Background: Cryptococcus neoformans can cause serious systemic infections requiring systemic antifungal therapy in immunocompromised hosts. However, isolated pulmonary cryptococcosis in nonimmunocompromised hosts has been reported to resolve spontaneously without treatment.
Study objectives: To determine the role of antifungal therapy in the management of isolated pulmonary cryptococcosis in nonimmunocompromised hosts.
Design: Retrospective study.
Setting: Tertiary care, referral medical center
Patients: Thirty-six nonimmunocompromised subjects with isolated pulmonary cryptococcosis who received diagnoses at the Mayo Clinic (Rochester, MN) from 1976 to 2001.
Measurements and results: Of 42 nonimmunocompromised subjects with cryptococcal infections, 36 (86%) had isolated pulmonary cryptococcosis. The mean (± SD) age of these 36 patients was 61 ± 15 years (range, 14 to 88 years), and the groups included 17 men (47%) and 19 women (53%). Twenty-four patients (67%) were symptomatic, and 12 patients (33%) were asymptomatic. The most common presenting symptoms were cough, dyspnea, and fever. Cultures of sputum and bronchial washings most commonly yielded the diagnosis. Cerebrospinal fluid examination was performed in 11 patients (31%) and was negative in all of them. Follow-up information was available on 25 patients (69%) with a median duration of 19 months (range, 1 to 330 months). Twenty-three of these patients (92%) had resolution of their disease (no treatment, 8 patients; surgical resection only, 6 patients; and antifungal therapy, 9 patients). The condition of the two remaining patients had improved. There was no documented treatment failure, relapse, dissemination, or death in any of these 25 patients.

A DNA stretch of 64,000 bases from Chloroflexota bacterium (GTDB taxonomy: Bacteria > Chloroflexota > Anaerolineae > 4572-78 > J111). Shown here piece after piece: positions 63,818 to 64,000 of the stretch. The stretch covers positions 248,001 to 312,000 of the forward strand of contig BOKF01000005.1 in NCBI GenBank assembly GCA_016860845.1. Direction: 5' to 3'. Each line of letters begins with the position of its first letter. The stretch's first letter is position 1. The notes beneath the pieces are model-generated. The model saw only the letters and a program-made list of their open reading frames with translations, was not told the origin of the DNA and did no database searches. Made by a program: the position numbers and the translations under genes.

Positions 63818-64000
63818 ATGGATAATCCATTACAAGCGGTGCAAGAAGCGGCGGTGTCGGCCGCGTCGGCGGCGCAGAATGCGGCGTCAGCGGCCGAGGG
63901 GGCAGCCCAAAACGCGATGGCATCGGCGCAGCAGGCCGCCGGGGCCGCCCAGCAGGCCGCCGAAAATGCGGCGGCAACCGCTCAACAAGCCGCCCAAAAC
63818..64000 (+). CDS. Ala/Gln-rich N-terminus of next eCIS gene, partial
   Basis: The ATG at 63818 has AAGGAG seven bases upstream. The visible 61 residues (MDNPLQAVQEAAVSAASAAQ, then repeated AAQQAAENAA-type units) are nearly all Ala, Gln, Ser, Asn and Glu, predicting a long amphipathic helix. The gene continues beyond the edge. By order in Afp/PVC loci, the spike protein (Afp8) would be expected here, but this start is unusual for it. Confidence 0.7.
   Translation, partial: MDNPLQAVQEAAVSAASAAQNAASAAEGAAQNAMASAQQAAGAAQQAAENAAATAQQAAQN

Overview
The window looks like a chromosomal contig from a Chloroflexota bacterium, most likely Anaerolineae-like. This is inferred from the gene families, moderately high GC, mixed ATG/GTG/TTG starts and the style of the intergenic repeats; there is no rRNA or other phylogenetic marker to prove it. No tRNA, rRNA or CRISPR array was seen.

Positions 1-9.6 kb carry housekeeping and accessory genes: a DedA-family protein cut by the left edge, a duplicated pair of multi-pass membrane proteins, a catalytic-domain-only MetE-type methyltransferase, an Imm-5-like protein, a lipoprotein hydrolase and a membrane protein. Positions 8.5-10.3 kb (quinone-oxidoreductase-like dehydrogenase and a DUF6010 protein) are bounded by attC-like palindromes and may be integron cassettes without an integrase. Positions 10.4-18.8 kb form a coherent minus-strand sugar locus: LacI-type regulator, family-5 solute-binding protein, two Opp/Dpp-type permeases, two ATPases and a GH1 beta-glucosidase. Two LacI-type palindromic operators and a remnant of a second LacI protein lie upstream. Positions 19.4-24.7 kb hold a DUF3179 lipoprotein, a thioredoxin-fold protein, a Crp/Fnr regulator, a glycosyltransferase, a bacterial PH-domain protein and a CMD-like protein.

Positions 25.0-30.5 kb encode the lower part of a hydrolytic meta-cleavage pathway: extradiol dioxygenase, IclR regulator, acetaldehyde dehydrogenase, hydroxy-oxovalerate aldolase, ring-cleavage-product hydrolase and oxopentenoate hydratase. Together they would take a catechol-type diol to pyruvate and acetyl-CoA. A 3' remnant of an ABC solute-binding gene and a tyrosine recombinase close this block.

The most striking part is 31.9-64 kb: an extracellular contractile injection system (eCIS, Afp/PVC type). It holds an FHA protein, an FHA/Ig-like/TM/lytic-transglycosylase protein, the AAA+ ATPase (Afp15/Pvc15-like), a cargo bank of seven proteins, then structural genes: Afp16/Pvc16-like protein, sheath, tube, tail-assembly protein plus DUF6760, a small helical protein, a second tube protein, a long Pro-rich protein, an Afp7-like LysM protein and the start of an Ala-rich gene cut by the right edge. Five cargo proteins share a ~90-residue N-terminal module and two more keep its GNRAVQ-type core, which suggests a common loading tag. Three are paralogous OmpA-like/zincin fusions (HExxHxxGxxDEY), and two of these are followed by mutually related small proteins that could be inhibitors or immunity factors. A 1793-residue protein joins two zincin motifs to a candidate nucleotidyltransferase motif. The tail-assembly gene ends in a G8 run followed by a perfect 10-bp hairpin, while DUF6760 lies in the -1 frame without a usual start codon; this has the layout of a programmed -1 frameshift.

Conclusions: Our findings suggest that an initial period of observation without the administration of antifungal therapy is a reasonable option for nonimmunocompromised subjects with pulmonary cryptococcosis in the absence of systemic symptoms or evidence of dissemination, as well as after surgical resection for focal cryptococcal pneumonia.